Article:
Wednesday, August 10, 2022
Abed Forouzesh (University of Tehran), Fatemeh Forouzesh (Islamic Azad University), Sadegh Samadi Foroushani (University of Tehran), Abolfazl Forouzesh (Islamic Azad University), A New Method for Calculating Choline Content and Determining Appropriate Choline Levels in Foods, SSRN (2022):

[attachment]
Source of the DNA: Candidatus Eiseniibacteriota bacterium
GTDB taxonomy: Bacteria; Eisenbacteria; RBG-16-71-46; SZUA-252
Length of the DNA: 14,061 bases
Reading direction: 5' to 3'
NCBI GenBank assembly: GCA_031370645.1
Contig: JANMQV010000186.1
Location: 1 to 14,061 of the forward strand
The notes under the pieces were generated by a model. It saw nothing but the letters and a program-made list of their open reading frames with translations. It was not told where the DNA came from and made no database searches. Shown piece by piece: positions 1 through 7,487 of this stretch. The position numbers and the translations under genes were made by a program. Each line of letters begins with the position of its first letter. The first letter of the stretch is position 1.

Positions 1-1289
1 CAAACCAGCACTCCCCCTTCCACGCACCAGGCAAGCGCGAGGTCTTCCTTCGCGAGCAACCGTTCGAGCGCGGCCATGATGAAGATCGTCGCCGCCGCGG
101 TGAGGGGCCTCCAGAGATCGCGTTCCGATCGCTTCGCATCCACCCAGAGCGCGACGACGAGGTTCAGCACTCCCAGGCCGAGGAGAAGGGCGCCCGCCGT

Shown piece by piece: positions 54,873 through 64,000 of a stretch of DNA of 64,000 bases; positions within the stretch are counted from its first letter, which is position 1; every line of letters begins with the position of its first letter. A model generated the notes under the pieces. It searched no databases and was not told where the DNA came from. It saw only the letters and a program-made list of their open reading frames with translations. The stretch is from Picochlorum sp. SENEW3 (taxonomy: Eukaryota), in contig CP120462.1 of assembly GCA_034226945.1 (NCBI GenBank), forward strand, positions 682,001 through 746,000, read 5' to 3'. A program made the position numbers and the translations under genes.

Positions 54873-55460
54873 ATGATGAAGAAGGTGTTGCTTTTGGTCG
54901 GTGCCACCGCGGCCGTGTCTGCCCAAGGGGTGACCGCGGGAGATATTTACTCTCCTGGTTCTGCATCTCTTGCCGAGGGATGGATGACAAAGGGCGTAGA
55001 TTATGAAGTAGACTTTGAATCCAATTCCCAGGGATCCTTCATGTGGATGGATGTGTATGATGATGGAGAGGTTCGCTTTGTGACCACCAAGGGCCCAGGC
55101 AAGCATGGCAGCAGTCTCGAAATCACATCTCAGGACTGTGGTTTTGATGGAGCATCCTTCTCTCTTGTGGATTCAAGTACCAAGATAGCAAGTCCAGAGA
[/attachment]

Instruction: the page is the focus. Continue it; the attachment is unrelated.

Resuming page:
Calculating the choline content per 100 kcal, 100 g or 100 mL, or the reference amount customarily consumed (RACC) shows the choline content of some foods inappropriately. So, making some food choices based on them to achieve adequate choline intake may increase the risks of some chronic diseases. Calculating the choline content and determining appropriate choline levels (to achieve adequate choline intake) based on U.S. Food and Drug Administration (FDA), Codex Alimentarius Commission (CAC), and the proposed method were performed in 4,691 food items. Making some food choices based on the FDA and CAC per serving (the serving is derived from the RACC) or CAC per 100 g or 100 mL to achieve adequate choline intake exceeded energy needs, which could lead to overweight or obesity. Making some food choices based on the CAC per 100 kcal or CAC per 100 g or 100 mL to achieve adequate choline intake did not meet choline requirements, which could lead to choline deficiency. Some foods that met choline requirements were not appropriate food choices based on the CAC per 100 g or 100 mL or CAC per serving to achieve adequate choline intake. On the basis of the proposed method, calculating the choline content and determining appropriate choline levels in foods are performed by considering RACCs and the energy content of foods. Thus, making food choices based on the proposed method met choline requirements and did not exceed energy needs. About 96.5% of foods contained choline. On the basis of the proposed method, the average (%) of foods containing appropriate choline levels in food groups was 21.91%, of which 19.35% was the average of choline source (good source of choline) foods, and 2.56% was the average of high choline (excellent source of choline) foods. Lamb, veal, and game products with 90.8%, pork products with 88.15%, finfish and shellfish products with 86.67%, beef products with 83.45%, and poultry products with 69.7% had the highest averages of foods containing appropriate choline levels. The highest amounts of choline were found in egg yolks, scrambled eggs, omelet, whole eggs (such as chicken egg, duck egg, goose egg, and quail egg), Braunschweiger (a liver sausage), liver pate, most meats (meat from lamb, mutton, veal, pork, beef, finfish, shellfish, poultry, and meat from other species, excluding fat, suet, poultry skin, breakfast strips, cured salt pork, bacon strips, smoked or kippered finfish, and anchovy), nutrition shake (choline-fortified), hot and sour soup, soy vermicelli, sandwich with egg, tofu yogurt, egg drop soup, caviar, edamame, soy protein, whey protein, soy milk, corn pudding, eggnog, spinach soufflé, soy burgers, pork head cheese, and shiitake mushrooms. Foods containing appropriate choline levels were not found in seven food groups (cereal grains and pasta; fats and oils; fruits and fruit juices; nut and seed products; snacks; spices and herbs; sweets) and were very few in six food groups (baked products; breakfast cereals; soups, sauces, and gravies; beverages; vegetables and vegetable products; sausages and luncheon meats). Major foods containing appropriate choline levels were allocated to meat-containing foods and egg yolk-containing foods. However, few numbers of foods containing appropriate choline levels were found in legumes and legume products, vegetables, soy protein- or whey protein-containing foods, and wheat germ-containing foods.